"After this, the words of our Lord in the close of the fifth of Matthew want no farther commentary. The Jews would not address the usual compliment of Peace be to you, to either heathens or publicans; the publicans of the Jewish nation would use it to their countrymen that were publicans, but not to heathens; though the more rigid Jews would not do it to them, any more than to heathens: our Lord required his disciples to lay aside the moroseness of Jews, and express more extensive benevolence in their salutations. There seems to be nothing of embracing thought of in this case, though that, doubtless, was practised anciently among relations, and intimate friends, as it is among modern Asiatics."

If not to salute be a heathenish indifference, to hide hatred under outward civilities is a diabolic treachery. To pretend much love and affection for those for whom we have neither - to use towards them complimentary phrases, to which we affix no meaning, but that they mean, nothing, is highly offensive in the sight of that God by whom actions are weighed and words judged.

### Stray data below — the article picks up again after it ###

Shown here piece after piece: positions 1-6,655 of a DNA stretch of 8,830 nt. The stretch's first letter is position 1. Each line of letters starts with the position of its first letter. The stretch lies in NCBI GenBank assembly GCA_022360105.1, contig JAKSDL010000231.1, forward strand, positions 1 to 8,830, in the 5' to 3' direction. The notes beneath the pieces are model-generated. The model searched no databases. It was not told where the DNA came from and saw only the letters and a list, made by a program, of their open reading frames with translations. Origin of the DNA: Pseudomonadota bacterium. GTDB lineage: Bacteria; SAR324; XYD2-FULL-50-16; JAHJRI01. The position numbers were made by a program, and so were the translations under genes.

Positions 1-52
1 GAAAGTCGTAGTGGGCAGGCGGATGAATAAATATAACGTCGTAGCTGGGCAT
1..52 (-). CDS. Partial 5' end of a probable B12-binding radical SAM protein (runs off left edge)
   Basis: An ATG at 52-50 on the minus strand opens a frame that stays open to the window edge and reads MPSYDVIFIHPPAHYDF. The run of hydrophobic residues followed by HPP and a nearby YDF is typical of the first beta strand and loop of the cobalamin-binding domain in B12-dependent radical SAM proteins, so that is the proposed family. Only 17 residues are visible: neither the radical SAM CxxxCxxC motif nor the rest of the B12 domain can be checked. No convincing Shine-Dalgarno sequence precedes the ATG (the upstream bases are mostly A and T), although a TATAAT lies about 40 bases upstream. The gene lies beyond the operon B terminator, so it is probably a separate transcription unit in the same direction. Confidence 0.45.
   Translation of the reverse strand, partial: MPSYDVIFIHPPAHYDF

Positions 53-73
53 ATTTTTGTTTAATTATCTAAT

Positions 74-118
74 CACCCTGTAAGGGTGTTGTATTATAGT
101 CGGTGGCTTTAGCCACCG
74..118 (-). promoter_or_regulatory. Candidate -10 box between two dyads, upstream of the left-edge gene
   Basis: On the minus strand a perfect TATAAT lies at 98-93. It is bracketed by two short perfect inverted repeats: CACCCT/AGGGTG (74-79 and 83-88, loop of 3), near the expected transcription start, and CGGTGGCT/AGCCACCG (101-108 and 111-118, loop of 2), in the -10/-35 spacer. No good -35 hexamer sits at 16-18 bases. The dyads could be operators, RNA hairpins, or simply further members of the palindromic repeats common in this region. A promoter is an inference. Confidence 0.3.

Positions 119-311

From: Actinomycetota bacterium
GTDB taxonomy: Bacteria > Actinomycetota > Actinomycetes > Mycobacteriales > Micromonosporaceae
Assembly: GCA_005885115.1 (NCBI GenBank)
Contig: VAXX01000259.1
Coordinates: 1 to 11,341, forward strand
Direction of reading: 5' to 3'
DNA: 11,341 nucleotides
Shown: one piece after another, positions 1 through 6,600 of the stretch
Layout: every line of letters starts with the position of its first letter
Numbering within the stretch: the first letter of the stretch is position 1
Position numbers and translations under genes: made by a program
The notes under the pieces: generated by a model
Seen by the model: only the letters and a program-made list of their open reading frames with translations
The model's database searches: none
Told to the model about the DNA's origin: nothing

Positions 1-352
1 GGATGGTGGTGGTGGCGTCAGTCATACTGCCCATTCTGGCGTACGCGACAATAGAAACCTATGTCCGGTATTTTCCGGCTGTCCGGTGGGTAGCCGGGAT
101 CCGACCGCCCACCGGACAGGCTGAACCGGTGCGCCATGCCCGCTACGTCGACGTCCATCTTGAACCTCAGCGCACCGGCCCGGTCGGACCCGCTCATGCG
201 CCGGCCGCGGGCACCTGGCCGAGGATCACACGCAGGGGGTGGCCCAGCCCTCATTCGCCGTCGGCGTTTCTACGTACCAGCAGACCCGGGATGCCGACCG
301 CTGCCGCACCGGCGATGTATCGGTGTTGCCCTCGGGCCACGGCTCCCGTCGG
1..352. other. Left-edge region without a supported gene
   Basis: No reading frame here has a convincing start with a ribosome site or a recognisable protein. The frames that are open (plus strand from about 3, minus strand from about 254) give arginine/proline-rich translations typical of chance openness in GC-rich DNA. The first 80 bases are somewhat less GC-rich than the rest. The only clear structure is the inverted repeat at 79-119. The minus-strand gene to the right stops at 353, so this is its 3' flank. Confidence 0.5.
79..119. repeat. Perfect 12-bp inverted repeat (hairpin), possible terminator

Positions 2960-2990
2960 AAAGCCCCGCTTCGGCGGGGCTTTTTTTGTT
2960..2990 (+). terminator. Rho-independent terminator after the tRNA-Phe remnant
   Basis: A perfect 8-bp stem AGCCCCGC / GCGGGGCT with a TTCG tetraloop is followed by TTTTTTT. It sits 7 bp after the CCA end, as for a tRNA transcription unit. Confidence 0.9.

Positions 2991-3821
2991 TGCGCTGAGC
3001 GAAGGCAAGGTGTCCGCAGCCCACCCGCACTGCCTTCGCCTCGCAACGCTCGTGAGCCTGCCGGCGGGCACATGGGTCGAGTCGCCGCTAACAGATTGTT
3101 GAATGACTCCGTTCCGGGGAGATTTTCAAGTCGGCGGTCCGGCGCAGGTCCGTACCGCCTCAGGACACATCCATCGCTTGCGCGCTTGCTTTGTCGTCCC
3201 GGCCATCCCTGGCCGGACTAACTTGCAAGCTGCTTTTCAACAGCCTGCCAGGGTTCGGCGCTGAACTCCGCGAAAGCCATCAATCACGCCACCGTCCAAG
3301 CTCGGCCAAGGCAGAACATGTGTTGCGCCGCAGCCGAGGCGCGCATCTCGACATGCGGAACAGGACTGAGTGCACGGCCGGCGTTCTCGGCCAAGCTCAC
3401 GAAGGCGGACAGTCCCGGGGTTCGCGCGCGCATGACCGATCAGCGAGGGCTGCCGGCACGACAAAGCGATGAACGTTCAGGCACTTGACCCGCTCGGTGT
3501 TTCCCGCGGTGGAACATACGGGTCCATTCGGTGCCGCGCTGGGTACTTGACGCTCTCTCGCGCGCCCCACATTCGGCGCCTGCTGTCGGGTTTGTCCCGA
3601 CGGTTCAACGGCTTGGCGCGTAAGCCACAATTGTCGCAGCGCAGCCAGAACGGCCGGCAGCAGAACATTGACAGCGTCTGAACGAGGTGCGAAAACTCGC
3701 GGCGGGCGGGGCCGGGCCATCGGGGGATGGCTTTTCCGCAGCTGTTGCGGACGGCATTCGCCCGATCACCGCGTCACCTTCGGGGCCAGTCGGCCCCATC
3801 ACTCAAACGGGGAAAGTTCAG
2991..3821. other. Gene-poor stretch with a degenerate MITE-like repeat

Do not - the publicans - Τελωναι, - but εθνικοι heathens, is adopted by Griesbach, instead of τελωναι, on the authority of Codd. Vatican. & Bezae, and several others; together with the Coptic, Syriac later, and Syriac Jerusalem; two Arabic, Persic, Slavonic; all the Itala but one; Vulgate, Saxon, and several of the primitive fathers.

Barnes's Matthew 5:47 Bible Commentary

And if you salute your brethren ... - The word "salute" here means to show the customary tokens of civility, or to treat with the common marks of friendship. See the notes at Luke 10:4. The Saviour says that the worst men, the very publicans, would do this. Christians should do more; they should show that they have a different spirit; they should treat their "enemies" as well as wicked people do their "friends." This should be done:

1. Because it is "right;" it is the only really amiable spirit; and,

2. We should show that religion is not selfish, and is superior to all other principles of action.

Wesley's Matthew 5:47 Bible Commentary

5:47 And if ye salute your friends only - Our Lord probably glances at those prejudices, which different sects had against each other, and intimates, that he would not have his followers imbibe that narrow spirit. Would to God this had been more attended to among the unhappy divisions and subdivisions, into which his Church has been crumbled! And that we might at least advance so far, as cordially to embrace our brethren in Christ, of whatever party or denomination they are!